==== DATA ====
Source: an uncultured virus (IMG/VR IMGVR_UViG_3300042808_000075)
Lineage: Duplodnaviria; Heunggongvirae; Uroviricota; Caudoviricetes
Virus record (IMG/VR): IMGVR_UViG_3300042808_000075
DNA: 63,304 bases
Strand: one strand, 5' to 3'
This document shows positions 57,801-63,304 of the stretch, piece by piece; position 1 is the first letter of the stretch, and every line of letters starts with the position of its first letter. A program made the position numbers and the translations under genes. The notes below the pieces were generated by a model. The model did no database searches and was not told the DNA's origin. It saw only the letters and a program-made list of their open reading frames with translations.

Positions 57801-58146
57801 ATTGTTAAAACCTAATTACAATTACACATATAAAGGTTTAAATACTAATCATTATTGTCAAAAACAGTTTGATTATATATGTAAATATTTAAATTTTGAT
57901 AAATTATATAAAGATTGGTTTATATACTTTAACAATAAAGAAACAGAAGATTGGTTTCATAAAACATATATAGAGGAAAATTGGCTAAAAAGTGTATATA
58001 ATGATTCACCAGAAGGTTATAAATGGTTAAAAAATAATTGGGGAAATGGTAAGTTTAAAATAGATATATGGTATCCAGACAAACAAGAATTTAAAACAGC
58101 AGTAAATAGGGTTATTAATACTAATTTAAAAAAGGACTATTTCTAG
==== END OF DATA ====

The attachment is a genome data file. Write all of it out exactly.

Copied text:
Source: an uncultured virus (IMG/VR IMGVR_UViG_3300042808_000075)
Lineage: Duplodnaviria; Heunggongvirae; Uroviricota; Caudoviricetes
Virus record (IMG/VR): IMGVR_UViG_3300042808_000075
DNA: 63,304 bases
Strand: one strand, 5' to 3'
This document shows positions 57,801-63,304 of the stretch, piece by piece; position 1 is the first letter of the stretch, and every line of letters starts with the position of its first letter. A program made the position numbers and the translations under genes. The notes below the pieces were generated by a model. The model did no database searches and was not told the DNA's origin. It saw only the letters and a program-made list of their open reading frames with translations.

Positions 57801-58146
57801 ATTGTTAAAACCTAATTACAATTACACATATAAAGGTTTAAATACTAATCATTATTGTCAAAAACAGTTTGATTATATATGTAAATATTTAAATTTTGAT
57901 AAATTATATAAAGATTGGTTTATATACTTTAACAATAAAGAAACAGAAGATTGGTTTCATAAAACATATATAGAGGAAAATTGGCTAAAAAGTGTATATA
58001 ATGATTCACCAGAAGGTTATAAATGGTTAAAAAATAATTGGGGAAATGGTAAGTTTAAAATAGATATATGGTATCCAGACAAACAAGAATTTAAAACAGC
58101 AGTAAATAGGGTTATTAATACTAATTTAAAAAAGGACTATTTCTAG